For most of us, the spookiest parts of Halloween are ghoulish costumes and horror movies – OK, and maybe dealing with our kids’ sugar highs! But for the 15 million Americans with food allergies, things can get much scarier.
Q. How can I keep Halloween Fun for Guests with Food Allergies?
By Mary Parsons, MS, RD
With the wide assortment of treats getting passed around at school, at parties and on trick-or-treating night, it can be hard to be safe and still have fun like everyone else. Accommodating allergic guests can be intimidating for people who don’t normally have to consider those details, but just a little special attention can help make it a fun night for all.
First, make sure that you’re familiar with the eight major food allergens. These eight foods make up more than 90% of all food allergies, and although some allergens apply to certain Halloween treats more than others, the full list includes eggs, fish, shellfish, milk, soy, wheat, peanuts and tree nuts. On packaged foods, the Allergen Statement located near the nutrition facts panel will call out the presence of any such ingredients. For homemade treats or a party buffet, you can do your guests a favor by clearly marking the major allergens in each item.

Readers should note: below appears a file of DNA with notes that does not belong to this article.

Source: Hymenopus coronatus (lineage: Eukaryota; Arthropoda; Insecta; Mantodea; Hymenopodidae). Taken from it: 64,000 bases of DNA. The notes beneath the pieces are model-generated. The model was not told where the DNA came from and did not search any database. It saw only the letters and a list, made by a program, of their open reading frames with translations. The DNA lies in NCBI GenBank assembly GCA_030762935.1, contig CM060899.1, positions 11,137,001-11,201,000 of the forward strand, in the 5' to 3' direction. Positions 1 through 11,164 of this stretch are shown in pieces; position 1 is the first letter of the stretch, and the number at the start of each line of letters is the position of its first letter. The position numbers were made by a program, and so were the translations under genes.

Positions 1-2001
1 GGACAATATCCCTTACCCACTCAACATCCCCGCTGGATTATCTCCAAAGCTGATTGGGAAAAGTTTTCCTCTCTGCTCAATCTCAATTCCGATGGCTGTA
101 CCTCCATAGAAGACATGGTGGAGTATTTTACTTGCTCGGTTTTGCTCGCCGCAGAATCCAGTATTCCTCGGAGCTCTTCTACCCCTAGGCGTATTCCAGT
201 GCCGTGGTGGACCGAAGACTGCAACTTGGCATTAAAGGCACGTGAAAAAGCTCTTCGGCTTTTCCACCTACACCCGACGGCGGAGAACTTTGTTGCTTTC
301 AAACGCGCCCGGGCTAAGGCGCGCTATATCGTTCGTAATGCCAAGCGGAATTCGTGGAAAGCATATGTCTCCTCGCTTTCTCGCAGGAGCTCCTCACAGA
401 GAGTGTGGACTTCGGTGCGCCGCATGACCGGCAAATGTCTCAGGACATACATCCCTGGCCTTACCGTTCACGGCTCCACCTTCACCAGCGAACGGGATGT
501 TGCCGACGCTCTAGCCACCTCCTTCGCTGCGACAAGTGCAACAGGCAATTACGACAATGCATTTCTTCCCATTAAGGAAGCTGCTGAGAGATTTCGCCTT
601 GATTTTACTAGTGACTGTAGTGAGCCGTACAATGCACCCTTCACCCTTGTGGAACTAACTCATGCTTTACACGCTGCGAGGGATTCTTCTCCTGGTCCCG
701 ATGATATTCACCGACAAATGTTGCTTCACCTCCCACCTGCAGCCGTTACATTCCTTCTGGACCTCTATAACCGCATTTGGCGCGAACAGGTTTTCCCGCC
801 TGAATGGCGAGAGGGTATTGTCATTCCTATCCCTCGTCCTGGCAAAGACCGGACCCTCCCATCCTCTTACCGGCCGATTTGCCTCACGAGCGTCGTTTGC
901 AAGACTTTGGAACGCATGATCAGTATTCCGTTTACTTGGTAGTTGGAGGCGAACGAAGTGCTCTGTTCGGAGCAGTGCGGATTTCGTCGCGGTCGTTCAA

With the widespread use of nuts, milk, soy and wheat, as well as the complication of shared processing equipment, candy can be tricky business when dealing with food allergies. It’s worth mentioning again that to ensure allergen-free candy, it’s essential to check the ingredient list every time. But as a starting point, the Bay Area Allergy Advisory Board offers a helpful resource by annually publishing a list of best choice Halloween candies for avoiding allergens
. You may also want to offer small toys as an alternative to candy, like glow sticks, temporary tattoos, or fun jewelry.
If you’re chaperoning trick-or-treaters with food allergies, you have a new tradition to get excited about: the Teal Pumpkin Project
. Food Allergy Research & Education is promoting this movement for the first time this year, in which households are encouraged to advertise their allergen-safe, non-food treats by displaying a festive teal-colored pumpkin. It’s simple to participate, so spread the word to support a safe Halloween for all!
How are you making Halloween a treat even with food allergy concerns? Remember to get your candy-rich Halloween started right with a dietitian recommended Healthy Dining or Kids LiveWell menu choice like these that include high quality ingredients like lean proteins, whole grains, fruits and vegetables: